Dictionary of National Biography, 1885-1900/Murray, William Henry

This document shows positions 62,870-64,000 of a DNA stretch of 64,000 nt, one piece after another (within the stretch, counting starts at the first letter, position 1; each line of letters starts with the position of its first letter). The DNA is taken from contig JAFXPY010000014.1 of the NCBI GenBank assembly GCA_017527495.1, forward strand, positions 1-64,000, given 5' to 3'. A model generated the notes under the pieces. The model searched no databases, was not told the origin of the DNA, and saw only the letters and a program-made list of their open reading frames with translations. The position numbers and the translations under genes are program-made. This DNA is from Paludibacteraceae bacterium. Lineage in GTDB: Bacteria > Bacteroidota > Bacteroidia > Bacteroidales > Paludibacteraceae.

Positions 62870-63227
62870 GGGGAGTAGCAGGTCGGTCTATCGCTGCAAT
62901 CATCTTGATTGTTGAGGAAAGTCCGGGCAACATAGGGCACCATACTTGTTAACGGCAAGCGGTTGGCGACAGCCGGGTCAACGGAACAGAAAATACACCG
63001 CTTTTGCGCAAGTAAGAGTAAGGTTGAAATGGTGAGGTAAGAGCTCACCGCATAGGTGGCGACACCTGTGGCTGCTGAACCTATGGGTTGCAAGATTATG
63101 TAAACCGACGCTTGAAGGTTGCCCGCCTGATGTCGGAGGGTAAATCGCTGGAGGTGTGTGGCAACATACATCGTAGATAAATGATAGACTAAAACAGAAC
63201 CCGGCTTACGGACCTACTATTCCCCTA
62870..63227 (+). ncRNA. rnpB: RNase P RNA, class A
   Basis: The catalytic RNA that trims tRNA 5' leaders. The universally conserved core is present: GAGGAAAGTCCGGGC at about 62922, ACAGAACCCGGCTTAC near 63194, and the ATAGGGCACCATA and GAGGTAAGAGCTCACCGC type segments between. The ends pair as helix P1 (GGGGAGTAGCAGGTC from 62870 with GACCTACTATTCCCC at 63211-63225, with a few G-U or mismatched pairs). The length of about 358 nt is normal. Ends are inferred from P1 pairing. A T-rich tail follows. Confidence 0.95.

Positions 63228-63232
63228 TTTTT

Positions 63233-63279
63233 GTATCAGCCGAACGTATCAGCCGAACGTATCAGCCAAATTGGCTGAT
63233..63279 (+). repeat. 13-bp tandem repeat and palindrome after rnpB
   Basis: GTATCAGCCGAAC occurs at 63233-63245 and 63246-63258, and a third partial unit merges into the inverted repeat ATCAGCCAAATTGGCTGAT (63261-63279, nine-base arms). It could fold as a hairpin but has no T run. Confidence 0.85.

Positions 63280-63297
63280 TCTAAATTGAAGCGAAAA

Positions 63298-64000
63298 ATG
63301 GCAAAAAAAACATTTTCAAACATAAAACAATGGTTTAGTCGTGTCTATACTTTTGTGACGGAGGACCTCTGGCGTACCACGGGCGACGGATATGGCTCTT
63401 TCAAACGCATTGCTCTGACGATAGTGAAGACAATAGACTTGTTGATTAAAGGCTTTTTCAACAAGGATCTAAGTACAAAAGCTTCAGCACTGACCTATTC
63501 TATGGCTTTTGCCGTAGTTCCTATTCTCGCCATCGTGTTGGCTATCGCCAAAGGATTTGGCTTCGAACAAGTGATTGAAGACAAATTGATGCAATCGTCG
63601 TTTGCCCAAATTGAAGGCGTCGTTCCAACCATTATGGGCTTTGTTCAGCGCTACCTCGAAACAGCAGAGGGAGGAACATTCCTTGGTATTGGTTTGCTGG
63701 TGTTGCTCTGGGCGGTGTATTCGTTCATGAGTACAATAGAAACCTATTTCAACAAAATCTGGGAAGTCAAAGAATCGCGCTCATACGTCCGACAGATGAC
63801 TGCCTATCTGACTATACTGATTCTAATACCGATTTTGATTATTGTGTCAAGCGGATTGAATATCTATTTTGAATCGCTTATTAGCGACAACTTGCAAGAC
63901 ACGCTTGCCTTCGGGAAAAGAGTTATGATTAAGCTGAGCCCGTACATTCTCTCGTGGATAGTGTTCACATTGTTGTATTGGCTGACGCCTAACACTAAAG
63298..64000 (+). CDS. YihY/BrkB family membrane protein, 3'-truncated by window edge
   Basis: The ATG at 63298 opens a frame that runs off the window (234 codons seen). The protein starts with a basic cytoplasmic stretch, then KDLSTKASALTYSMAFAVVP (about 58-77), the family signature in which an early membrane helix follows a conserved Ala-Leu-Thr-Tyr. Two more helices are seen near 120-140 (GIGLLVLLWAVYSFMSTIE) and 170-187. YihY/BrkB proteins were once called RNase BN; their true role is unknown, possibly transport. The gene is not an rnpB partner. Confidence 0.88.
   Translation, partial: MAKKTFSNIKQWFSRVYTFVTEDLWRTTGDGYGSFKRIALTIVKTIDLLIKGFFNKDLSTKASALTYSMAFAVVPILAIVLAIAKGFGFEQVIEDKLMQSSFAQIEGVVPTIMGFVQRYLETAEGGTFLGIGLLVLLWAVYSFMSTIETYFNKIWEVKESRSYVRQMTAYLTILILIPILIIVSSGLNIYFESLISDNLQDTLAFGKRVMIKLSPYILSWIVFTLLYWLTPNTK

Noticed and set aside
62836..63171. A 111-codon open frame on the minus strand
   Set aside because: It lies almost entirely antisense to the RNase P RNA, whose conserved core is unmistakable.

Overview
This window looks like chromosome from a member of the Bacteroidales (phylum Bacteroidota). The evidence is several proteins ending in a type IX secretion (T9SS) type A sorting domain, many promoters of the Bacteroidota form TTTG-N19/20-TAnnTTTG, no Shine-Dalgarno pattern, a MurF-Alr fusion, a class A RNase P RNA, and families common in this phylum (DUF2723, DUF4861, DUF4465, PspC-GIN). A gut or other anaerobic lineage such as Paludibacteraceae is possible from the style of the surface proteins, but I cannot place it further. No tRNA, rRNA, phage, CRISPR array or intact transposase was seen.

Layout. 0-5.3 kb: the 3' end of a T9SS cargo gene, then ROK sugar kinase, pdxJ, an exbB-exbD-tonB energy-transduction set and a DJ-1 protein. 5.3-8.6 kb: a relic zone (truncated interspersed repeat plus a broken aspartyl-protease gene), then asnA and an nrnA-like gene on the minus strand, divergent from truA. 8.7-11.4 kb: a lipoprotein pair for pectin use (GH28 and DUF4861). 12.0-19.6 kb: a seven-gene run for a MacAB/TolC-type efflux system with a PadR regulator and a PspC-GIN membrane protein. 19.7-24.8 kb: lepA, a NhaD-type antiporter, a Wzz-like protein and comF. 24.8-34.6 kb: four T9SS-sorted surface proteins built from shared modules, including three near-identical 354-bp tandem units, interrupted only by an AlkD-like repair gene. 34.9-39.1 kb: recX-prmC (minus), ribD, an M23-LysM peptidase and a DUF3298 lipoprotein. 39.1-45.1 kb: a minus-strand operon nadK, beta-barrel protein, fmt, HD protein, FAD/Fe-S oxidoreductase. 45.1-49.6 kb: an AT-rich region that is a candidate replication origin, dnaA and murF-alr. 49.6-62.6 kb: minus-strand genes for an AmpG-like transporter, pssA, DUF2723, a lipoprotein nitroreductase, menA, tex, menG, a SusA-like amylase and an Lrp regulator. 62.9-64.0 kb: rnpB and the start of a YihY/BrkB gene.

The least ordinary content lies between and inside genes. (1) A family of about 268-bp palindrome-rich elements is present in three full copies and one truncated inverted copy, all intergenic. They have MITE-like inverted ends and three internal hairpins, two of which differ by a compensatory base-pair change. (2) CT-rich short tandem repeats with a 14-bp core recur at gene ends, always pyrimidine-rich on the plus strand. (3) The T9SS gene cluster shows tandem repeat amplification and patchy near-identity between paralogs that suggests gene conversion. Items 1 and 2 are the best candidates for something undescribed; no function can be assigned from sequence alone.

MURRAY, WILLIAM HENRY (1790–1852), actor and manager, son of Charles Murray [q. v.], was born in 1790 at Bath, where as an infant he appeared as Puck, probably on 11 March 1794, when, for his father's benefit, 'A Midsummer-Night's Dream' was played, with his sister as Titania. This sister, Maria, subsequently married Joseph Leathley Cowell [q. v.], and was mother of Samuel Houghton Cowell [q. v.] Another sister married Henry Siddons [q. v.] William accompanied his father to London, and played various small parts at Covent Garden under the Kemble management, beginning in 1803-4. To Charles Farley, the stage-manager at Covent Garden, Murray afterwards stated that he owed his training in stage management and the manipulation of theatrical spectacle. On 20 Nov. 1809 (not the 10th as in his own account) he made his first appearance in Edinburgh, with which he was subsequently associated for forty-two years. His brother-in-law, Henry Siddons, had secured the royal letters patent, and leaving the theatre in Shakspere Square, Edinburgh, had fitted up as a playhouse the Circus in Leith Walk. There until 1811 Murray filled many small parts, at first, according to his own confession, with very little success. His first part was Count Cassel in 'Lovers' Vows,' 20 Nov. 1809, and on 29 Nov. he was Sanguine in Dimond's 'Foundling of the Forest.' On 8 Jan. 1810 he produced, as stage-manager, the 'Tempest.' Murray was the original Red Murdoch, 15 Jan. 1811, in Eyres's dramatisation of the 'Lady of the Lake,' a part he resigned when on 18 March the play was replaced by the 'Knight of Snowdoun,' Morton's adaptation of the same poem. Murray had now removed with the company to the theatre in Shakspere Square. On 12 April 1815 Henry Siddons died, and Murray, on behalf of the widow, his sister, and her children, entered on the management, then in a crippled condition, beginning, according to a statement he put forth, with a debt of 3,100l., and a weekly expenditure of 230l. From the first he displayed much energy, and a summer engagement of Miss O'Neill was a great success. On the opening of the season 1815-16 Mrs. Siddons, who had retired, reappeared. On 6 Jan. Murray played Sebastian to his sister's Viola in 'Twelfth Night.' Engagements of Kemble and Charles Mathews followed, and were succeeded by the appearance of Kean. Murray's own parts, which were subordinate, included Osric and Dirk Hatterick in the production, 25 Feb. 1817, of Terry's adaptation of 'Guy Mannering,' the first of the Waverley dramas given in Edinburgh. Murray played, on the last night of Kemble's appearance in Edinburgh, Rosse to Kemble's Macbeth, and, for his own benefit, Tony Lumpkin. After taking his company to Glasgow he enacted the Manager in the 'Actor of All Work' and Charles in the 'Jealous Wife.' Yates and many good actors had been seen, but the fortunes of the house continued to decline until 15 Feb. 1819, when 'Rob Roy MacGregor, or Auld Langsyne,' was produced, and proved the greatest and most enduring success probably ever known in Scotland. Murray was Captain Thornton. The great feature in the cast was the Bailie Nicol Jarvie of Mackay, then a recent acquisition to the theatre. Scott, through the Ballantynes, under the signature 'Jedediah Cleishbotham,' sent Mackay a letter of thanks and advice. The piece ran forty-one consecutive nights, and even yet, when revived, draws well. Murray was then seen as Flutter in the 'Belle's Stratagem,' Horatio, one of the Dromios, and other parts. He also directed the pantomime, and showed ability as a pantomimist. In the 'Heart of Midlothian' (February 1820), another success, Murray was Black Frank and his wife Effie Deans. In the production of the 'Antiquary' (December 1820), Murray was Jonathan Oldbuck, and was Craigengelt in the 'Bride of Lammermoor' (May 1822). On the famous visit of George IV to the Edinburgh Theatre, 27 Aug. 1822, he resumed his part of Captain Thornton. Murray was George Heriot in the 'Fortunes of Nigel,' and Lance Outram in 'Peveril of the Peak.' He was Wamba in a version of 'Ivanhoe' compiled by himself, and produced 24 Nov. 1823, and the Laird of Balmawhapple in a version of 'Waverley' (May 1824). In Planche's adaptation of ' St. Ronan's Well ' Murray was Peregrine Touchwood. He played Figaro in the 'Barber of Seville,' was Old Adam of Teviot in the ' Rose of Ettrick Dale,' Joshua Geddes in a version of 'Redgauntlet' attributed to himself, Sir Kenneth of Scotland in the 'Talisman,' and Roland in 'Mary Stuart,' his own adaptation of the ' Abbot.' In the season of 1825-6 he played Zabouc in Abou Hassan, and made a great hit as Paul Pry (November 1825). In 'Woodstock, or the Cavalier,' 17 June 1826, Murray was Colonel Everard. His farce 'No,' produced 10 Feb. 1827, had much success, and was followed, 25 June, by his drama of 'Gilderoy.' In 'Charles Edward, or the Last of the Stuarts,' he was Lieutenant Standard. In Planche's 'Charles XII' he played Liston's part of Adam Brock (6 Feb. 1829). A piece of unpardonable sharp practice in obtaining a manuscript copy of this piece is commented on by Planché in 'Recollections and Reflections,' i. 148, and led to the passing of the first Dramatic Authors' Act. Scott's 'House of Aspen' was produced on 17 Dec. 1829. On the expiration of the patent of H. Siddons the theatre became the property of Mrs. Siddons, who had paid up the purchase-money, 42,000l. In course of a dispute with the 'Edinburgh Dramatic Review' it came out that Murray's salary had been 46l. a week, with 100l. annually for his expenses as manager.